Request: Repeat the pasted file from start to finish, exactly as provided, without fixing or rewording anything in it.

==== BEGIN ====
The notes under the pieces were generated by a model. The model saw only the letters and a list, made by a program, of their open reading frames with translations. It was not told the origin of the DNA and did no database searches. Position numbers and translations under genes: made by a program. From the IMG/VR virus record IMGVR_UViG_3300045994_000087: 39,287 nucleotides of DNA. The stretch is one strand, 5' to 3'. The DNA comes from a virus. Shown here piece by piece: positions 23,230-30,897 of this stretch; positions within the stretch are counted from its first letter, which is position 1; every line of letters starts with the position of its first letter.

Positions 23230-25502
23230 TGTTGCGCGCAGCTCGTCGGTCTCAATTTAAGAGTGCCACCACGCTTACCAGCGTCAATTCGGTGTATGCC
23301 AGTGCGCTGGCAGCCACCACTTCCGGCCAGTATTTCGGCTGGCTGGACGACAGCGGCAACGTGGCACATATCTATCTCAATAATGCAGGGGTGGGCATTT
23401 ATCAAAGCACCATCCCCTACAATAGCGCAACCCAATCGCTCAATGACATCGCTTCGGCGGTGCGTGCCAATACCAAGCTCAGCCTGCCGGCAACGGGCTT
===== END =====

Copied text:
The notes under the pieces were generated by a model. The model saw only the letters and a list, made by a program, of their open reading frames with translations. It was not told the origin of the DNA and did no database searches. Position numbers and translations under genes: made by a program. From the IMG/VR virus record IMGVR_UViG_3300045994_000087: 39,287 nucleotides of DNA. The stretch is one strand, 5' to 3'. The DNA comes from a virus. Shown here piece by piece: positions 23,230-30,897 of this stretch; positions within the stretch are counted from its first letter, which is position 1; every line of letters starts with the position of its first letter.

Positions 23230-25502
23230 TGTTGCGCGCAGCTCGTCGGTCTCAATTTAAGAGTGCCACCACGCTTACCAGCGTCAATTCGGTGTATGCC
23301 AGTGCGCTGGCAGCCACCACTTCCGGCCAGTATTTCGGCTGGCTGGACGACAGCGGCAACGTGGCACATATCTATCTCAATAATGCAGGGGTGGGCATTT
23401 ATCAAAGCACCATCCCCTACAATAGCGCAACCCAATCGCTCAATGACATCGCTTCGGCGGTGCGTGCCAATACCAAGCTCAGCCTGCCGGCAACGGGCTT